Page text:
# Re: st: Help with a loop

 From n j cox To statalist@hsphsun2.harvard.edu Subject Re: st: Help with a loop Date Mon, 16 Jul 2007 19:07:24 +0100

Guillermo Villa asked (edited to remove or correct =09 and =3D,
etc., presumably a side-effect of not sending plain text
as requested):

-----------------------------------------------------------------
I am working on a dataset that looks like this:

Var11 Var12 Var13 Var14 Var15
1 2 3 . 5
2 4 . . .
3 . 4 . 6
. . 3 . .

I need to move all the values to the left, skipping the missing
values:

Var11 Var12 Var13 Var14 Var15
1 2 3 5 .
2 4 . . .
3 4 6 . .
3 . . . .

I have tried the following:

foreach i of numlist 1/4 {
if Var1`i' == . {
replace Var1`i' = Var1`i'+1
replace Var1`i'+1 == .
}
}

But I get this warning: + invalid name r(198), which refers to the
last -replace- command.
---------------------------------------------------------------------

----------------------------------------------------------------------

gen string = string( Var1)+ string( Var2) + string( Var3) + string( Var4)
replace string = subinstr(string, ".","",.)
drop Var*
gen Var1 = substr(string,1,1)
gen Var2 = substr(string,2,1)
...

so on and so forth

This would work if all your numbers are single digits / all have
identical digits. If they aren't consider generating string versions
of the variables and make them all the same lengths (put zeros in
front of small numbers), and then put them all together in one
variable, stripe out the spaces and missing's, and cut them apart
again. Tedious but would work.
-----------------------------------------------------------------------

Let's look at Ada's constructive suggestion first. We can weaken the assumption that the data are single integers, and we can make her approach less tedious than she fears. (I don't understand what Ada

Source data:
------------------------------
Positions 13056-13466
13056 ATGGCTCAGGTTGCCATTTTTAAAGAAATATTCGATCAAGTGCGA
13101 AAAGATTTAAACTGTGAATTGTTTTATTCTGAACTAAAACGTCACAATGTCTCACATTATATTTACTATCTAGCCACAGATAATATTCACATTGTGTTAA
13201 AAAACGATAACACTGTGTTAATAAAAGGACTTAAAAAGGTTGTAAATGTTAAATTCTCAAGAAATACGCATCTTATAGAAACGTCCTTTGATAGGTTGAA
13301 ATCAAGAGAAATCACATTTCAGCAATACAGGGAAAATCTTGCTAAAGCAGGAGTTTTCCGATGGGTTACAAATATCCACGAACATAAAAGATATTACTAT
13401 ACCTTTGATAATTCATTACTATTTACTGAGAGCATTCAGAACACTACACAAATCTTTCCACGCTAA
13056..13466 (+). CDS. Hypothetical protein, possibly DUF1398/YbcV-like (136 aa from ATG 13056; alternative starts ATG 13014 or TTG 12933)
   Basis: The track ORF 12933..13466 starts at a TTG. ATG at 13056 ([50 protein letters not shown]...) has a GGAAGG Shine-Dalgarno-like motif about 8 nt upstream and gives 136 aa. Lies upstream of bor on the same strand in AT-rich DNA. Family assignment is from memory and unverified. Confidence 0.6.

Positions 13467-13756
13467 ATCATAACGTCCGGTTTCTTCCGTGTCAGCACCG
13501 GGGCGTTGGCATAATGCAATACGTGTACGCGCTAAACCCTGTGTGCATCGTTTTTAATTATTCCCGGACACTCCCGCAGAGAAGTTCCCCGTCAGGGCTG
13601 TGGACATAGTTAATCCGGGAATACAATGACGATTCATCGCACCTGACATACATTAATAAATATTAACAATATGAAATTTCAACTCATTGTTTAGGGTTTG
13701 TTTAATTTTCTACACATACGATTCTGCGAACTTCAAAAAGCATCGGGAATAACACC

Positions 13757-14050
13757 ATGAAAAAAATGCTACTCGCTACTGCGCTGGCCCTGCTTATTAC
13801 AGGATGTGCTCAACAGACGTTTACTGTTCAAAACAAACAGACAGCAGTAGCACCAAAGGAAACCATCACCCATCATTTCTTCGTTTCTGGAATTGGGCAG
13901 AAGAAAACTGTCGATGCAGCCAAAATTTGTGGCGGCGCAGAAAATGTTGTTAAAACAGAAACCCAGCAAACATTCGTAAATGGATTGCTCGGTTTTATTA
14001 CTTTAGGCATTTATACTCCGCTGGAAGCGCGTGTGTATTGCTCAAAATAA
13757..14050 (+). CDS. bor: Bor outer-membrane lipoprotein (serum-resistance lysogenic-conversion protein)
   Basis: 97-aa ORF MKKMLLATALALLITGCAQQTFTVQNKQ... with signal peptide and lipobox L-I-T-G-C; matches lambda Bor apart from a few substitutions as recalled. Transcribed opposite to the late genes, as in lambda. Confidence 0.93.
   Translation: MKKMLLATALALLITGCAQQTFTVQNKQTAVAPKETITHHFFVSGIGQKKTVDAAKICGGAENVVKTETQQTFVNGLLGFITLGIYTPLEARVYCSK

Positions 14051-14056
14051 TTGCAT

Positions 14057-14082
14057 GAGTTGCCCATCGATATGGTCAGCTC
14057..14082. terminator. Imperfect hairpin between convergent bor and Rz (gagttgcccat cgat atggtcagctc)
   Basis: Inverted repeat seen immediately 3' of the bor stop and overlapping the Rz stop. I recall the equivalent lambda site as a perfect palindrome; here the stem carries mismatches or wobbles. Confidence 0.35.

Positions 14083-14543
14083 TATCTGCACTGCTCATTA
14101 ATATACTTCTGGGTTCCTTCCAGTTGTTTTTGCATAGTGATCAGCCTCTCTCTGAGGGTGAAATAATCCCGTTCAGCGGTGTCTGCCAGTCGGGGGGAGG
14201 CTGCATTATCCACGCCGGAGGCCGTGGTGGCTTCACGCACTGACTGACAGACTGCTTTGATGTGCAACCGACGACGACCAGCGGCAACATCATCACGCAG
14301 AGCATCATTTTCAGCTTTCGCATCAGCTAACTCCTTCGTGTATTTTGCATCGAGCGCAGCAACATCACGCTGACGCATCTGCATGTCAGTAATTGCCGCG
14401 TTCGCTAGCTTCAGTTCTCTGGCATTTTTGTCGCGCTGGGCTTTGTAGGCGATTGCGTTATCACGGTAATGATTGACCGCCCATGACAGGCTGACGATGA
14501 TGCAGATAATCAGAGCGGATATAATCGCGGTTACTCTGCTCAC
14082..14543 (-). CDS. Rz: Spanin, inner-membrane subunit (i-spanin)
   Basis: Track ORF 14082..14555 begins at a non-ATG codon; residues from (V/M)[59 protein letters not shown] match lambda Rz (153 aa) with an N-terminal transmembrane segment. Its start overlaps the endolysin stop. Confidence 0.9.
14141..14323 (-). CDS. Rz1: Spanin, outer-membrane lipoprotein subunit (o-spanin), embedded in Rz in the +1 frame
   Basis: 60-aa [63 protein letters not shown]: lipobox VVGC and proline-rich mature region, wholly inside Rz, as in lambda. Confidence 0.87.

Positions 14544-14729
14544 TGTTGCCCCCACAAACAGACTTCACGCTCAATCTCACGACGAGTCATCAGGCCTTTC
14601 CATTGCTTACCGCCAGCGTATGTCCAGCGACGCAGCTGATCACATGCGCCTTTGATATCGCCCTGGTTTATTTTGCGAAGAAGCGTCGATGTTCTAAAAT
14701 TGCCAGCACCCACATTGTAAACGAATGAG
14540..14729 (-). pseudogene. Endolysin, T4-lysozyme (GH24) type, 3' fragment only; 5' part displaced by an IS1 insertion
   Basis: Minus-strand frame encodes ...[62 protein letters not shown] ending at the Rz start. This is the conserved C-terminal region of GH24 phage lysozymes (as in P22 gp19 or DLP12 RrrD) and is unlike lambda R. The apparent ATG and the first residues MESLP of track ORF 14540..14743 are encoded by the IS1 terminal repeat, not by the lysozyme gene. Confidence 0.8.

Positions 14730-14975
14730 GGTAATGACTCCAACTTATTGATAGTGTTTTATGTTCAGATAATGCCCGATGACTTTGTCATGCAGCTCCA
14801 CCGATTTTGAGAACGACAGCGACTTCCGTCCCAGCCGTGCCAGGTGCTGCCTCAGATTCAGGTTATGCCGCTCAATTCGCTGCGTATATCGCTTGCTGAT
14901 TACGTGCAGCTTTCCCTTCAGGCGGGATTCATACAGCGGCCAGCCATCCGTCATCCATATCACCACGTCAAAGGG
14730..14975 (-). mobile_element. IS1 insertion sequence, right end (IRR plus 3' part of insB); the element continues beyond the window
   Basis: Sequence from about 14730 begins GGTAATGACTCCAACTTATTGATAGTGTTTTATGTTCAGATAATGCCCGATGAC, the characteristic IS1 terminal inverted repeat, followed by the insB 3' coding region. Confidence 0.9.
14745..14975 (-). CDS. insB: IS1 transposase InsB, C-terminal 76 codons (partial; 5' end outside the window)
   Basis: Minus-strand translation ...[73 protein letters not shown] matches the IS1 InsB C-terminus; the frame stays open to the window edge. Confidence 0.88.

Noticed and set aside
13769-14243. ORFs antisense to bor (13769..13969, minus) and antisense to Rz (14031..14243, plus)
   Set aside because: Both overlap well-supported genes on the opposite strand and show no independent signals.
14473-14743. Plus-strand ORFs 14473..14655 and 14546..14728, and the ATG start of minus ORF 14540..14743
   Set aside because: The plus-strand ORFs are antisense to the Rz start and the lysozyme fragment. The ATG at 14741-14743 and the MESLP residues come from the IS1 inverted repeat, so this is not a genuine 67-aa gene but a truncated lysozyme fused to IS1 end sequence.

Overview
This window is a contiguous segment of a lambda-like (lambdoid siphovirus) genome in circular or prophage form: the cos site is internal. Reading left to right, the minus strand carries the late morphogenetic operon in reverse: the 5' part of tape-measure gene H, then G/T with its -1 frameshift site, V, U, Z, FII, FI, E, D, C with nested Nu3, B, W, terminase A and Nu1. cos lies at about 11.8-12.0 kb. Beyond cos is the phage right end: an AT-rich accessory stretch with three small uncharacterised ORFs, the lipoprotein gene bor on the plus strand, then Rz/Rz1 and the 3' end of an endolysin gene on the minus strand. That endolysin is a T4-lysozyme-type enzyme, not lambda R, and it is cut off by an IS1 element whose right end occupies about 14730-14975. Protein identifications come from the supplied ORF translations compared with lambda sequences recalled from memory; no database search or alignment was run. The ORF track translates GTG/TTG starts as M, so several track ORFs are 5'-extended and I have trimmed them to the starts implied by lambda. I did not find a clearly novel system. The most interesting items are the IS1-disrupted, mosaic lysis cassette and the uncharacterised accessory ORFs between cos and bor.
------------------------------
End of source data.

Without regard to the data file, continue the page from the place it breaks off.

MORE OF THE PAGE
means by "identical digits".)

The basic, and in my view good, idea is a three-step: Concatenate the variables, zap the characters indicating missings, and split up the composite.

egen all = concat(Var11-Var15), p(" ")

will do the string conversion, and the concatenation, in one swoop.
I punctuate with spaces to make the later splitting up much easier.

Zapping the missings is done as Ada did it:

replace all = substr(all, ".", "", .)

Splitting up is done like this:

split all, destring

I would not -drop- the original variables. Unnecessary, and
indeed dangerous.

This is not going to work if the original data have decimal places,
as Ada hinted, for then the decimal points would get zapped along
with the periods indicating missings.

What other approaches are possible? Here are three.

1. -reshape-, -sort- and -reshape- back. Will work fine with
non-integers.

2. -rowsort- or -sortrows- from SSC. -sortrows- will work
fine with non-integers, but not -rowsort-.

3. A loop like this:

gen all = ""
foreach v of var Var11-Var15 {
replace all = all + string(`v') + " " if `v' < .
}
split all, destring

Needs some tweaking for non-integers.

Lastly, what's wrong with Guillermo's code? I can see several
problems apart from that triggering his error message.

0. Not a problem, but -forval- is better style than
-foreach- if we are just cycling over successive integers.

1. -if Var`i' == .- is not going to do what he wants.
This is a big bad bug and a FAQ. See
http://www.stata.com/support/faqs/lang/ifqualifier.html

2. A typo. I think I see == on the second -replace-; that
should be =.

Fixing 0 and 1 and 2 gives us

forval i = 1/4 {
replace Var1`i' = Var1`i'+1 if Var1`i' == .
replace Var1`i'+1 = . if Var1`i' == .
}

But this breaks the algorithm, as the second test is too
late once the first variable has already been changed.
That is probably why Guillermo wrote the code the way
he did.

3. And we still have a big problem with macro substitution.
Guillermo wants `i' + 1 to be evaluated and replaced with its
result, but his code won't do that.

What he wanted is more like this:

gen temp = .
forval i = 1/4 {
replace temp = Var1`i'
local j = `i' + 1
replace Var1`i' = Var1`j' if Var1`i' == .
replace Var1`j' = . if temp == .
}

That is probably now legal, but it's awkward, and
worst of all, it doesn't fully solve the problem.
Just swapping pairs is not enough to sort, as the
example . 3 . . 4 should make clear. Guillermo's swapping
will leave that as 3 . . 4 . , or so I get. I take
this to be a fatal objection, so all my other fixes
are futile.

G. could use `= `i' + 1' to get the macro manipulation he
wants, but as his overall approach is doomed that is a detail.

Fortunately there are other ways to do it, as already shown.

Nick
n.j.cox@durham.ac.uk

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